##### 9.4 SCHMITT TRIGGERS

An emitter-coupled bistable multivibrator is also called a Schmitt trigger, named after the designer of the vacuum tube version. In addition to being used as a bistable multivibrator, it has some more important applications.

In the Schmitt trigger circuit shown in Fig. 9.12(a), it is seen that the output of the first transistor is connected to the input of the second transistor through a potential divider network comprising *R*_{1} and *R*_{2}. This is simply an attenuator circuit. Normally *R*_{1} and *R*_{2} are reasonably large resistors so as to avoid loading the collector of *Q*_{1}. Further, the emitter resistance *R _{E}* stabilizes the currents and voltages. Note that the second collector and the first emitter are not involved in the regenerative loop (there is no cross-coupling from the second collector to the first base). So, when used as a bistable multivibrator, there is no loading on the second collector and the trigger is applied at the first base and the output is taken from the second collector.

As long as the battery voltage *v _{i}* is small,

*Q*

_{1}is OFF. The voltage at this collector is approximately

*V*. This voltage is coupled to the second base through

_{CC}*R*

_{1}and

*R*

_{2}. As a result,

*Q*

_{2}can conduct. If

*Q*

_{2}conducts, it can operate in the active region or it may be driven into saturation.

Let it be assumed that *Q*_{2} is in the active region. The base current *I*_{B2} and collector current *I*_{C2} flows through *R _{E}*. Therefore, a voltage

*V*=

_{EN}*V*

_{EN2}is developed in

*R*. As

_{E}*V*

_{BE1}=

*V*

_{BN1}−

*V*

_{EN2}and if

*V*

_{BE1}reverse-biases the emitter diode of

*Q*

_{1}, then as assumed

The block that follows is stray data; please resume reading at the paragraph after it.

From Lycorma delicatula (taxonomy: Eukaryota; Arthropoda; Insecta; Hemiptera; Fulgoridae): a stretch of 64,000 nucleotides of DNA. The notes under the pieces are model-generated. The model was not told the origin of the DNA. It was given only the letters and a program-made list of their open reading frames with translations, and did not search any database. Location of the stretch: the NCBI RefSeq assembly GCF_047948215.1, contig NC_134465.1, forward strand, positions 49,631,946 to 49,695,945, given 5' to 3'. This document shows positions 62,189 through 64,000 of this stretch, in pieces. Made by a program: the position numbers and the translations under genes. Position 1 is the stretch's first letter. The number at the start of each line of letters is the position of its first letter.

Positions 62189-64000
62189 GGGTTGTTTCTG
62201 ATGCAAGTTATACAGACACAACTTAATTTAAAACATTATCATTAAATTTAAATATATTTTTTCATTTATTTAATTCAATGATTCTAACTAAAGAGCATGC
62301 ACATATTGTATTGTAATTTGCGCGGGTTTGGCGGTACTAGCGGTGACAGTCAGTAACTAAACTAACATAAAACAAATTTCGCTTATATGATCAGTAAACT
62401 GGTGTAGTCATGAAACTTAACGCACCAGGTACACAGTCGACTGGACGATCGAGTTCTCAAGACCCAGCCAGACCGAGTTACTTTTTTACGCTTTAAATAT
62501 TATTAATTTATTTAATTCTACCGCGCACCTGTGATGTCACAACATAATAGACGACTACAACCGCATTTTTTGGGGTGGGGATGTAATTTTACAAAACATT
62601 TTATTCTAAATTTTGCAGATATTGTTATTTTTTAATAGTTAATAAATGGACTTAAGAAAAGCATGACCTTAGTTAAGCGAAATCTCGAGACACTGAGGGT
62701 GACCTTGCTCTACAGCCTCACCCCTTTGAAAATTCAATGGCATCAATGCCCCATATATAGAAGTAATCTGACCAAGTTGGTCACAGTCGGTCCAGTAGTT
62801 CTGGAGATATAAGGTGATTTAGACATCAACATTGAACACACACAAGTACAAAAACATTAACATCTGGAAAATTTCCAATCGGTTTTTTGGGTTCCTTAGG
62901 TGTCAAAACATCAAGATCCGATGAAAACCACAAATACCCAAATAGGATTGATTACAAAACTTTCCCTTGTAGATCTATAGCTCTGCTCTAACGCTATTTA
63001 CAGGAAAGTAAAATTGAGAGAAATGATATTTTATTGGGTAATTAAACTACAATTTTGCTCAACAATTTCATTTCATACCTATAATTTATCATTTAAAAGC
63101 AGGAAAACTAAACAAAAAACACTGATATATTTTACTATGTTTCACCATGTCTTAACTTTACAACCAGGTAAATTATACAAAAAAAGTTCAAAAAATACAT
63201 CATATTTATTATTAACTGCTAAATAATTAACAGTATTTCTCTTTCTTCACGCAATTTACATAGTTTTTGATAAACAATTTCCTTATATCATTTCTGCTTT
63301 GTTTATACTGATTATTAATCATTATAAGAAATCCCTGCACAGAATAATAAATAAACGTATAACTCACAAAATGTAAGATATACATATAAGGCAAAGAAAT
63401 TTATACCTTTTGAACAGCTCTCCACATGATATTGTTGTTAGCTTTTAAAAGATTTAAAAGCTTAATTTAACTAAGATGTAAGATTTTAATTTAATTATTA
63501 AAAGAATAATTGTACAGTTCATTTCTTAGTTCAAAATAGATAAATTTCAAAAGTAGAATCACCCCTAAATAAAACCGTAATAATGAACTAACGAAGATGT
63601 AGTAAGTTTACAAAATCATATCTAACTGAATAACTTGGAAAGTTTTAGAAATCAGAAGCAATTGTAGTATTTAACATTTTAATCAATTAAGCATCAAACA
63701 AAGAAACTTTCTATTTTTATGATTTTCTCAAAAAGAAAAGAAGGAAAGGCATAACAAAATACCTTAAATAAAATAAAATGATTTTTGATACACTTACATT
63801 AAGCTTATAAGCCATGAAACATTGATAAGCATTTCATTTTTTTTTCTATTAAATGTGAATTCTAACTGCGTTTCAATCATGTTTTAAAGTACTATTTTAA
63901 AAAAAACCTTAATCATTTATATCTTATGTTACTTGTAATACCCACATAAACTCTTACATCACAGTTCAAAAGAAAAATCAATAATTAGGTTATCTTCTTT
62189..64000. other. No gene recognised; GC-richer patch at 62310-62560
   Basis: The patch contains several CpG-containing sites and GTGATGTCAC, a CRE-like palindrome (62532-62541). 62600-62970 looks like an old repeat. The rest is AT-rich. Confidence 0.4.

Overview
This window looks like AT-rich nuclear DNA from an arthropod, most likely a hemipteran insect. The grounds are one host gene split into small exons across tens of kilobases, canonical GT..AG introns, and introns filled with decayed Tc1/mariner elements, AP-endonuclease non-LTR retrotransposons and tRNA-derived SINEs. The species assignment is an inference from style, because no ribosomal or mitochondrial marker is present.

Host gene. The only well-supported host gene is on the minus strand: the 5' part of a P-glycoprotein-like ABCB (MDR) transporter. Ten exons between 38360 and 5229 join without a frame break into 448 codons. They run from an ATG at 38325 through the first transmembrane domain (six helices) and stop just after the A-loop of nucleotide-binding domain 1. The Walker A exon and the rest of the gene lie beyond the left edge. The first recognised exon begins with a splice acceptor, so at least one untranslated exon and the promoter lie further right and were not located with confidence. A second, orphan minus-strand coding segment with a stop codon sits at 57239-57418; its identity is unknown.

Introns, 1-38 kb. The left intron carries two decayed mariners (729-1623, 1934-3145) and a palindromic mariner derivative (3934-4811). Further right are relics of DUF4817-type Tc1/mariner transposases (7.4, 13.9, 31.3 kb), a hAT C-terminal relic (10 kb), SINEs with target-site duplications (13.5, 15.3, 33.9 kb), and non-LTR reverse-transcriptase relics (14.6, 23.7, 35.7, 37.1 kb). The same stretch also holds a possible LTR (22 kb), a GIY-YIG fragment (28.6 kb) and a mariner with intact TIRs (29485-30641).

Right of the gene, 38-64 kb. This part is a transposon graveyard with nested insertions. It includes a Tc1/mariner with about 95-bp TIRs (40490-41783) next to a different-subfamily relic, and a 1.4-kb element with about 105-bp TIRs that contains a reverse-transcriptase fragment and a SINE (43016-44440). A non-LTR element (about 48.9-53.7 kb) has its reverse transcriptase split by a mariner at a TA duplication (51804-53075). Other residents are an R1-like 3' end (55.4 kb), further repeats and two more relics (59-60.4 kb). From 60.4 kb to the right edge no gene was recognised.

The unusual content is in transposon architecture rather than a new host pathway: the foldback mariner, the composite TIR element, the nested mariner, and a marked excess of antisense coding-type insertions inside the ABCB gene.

*Q*

_{1}is OFF.

If *V*_{BN1} (*v _{i}*) is increased, at a value (

*V*

_{EN2}+

*V*

_{γ1}),

*Q*

_{1}begins to conduct. As a result, the voltage at the second base decreases, hence the base current of

*Q*

_{2}decreases, its collector current also reduces and consequently the voltage at the second collector rises. If the input is increased further,

*Q*

_{1}goes into the ON state and

*Q*

_{2}into the OFF state. If the loop gain is less than unity (this condition can be satisfied by reducing the collector load of

*Q*

_{1}), there exists a region of linearity in the transfer characteristic. In this region an incremental change at the input Δ

*v*will cause a proportional change in the output, Δ

_{i}*v*as shown in Fig. 9.12(b). If the loop gain is made equal to 1 by adjusting

_{o}*R*

_{C1}and

*R*

_{C2}, the transfer characteristic is as shown in Fig. 9.12(c).

If on the other hand, the loop gain is made greater than 1, the transfer characteristic is an S-shaped characteristic, as shown in Fig. 9.12(d). When the input is increased from 0 to a larger value, at a voltage *V*_{1}, the output suddenly jumps from a smaller value to *V _{CC}* as shown in Fig. 9.13(a). Even if the input is increased further, the output remains at

*V*.

_{CC}If on the other hand, the input is decreased, then at a voltage *V*_{2} the output falls from *V _{CC}* to a smaller value, as shown in Fig. 9.13(b). If these two curves are combined together, the resultant transfer characteristic, that gives the relation between the input and the output, is shown in Fig. 9.13(c).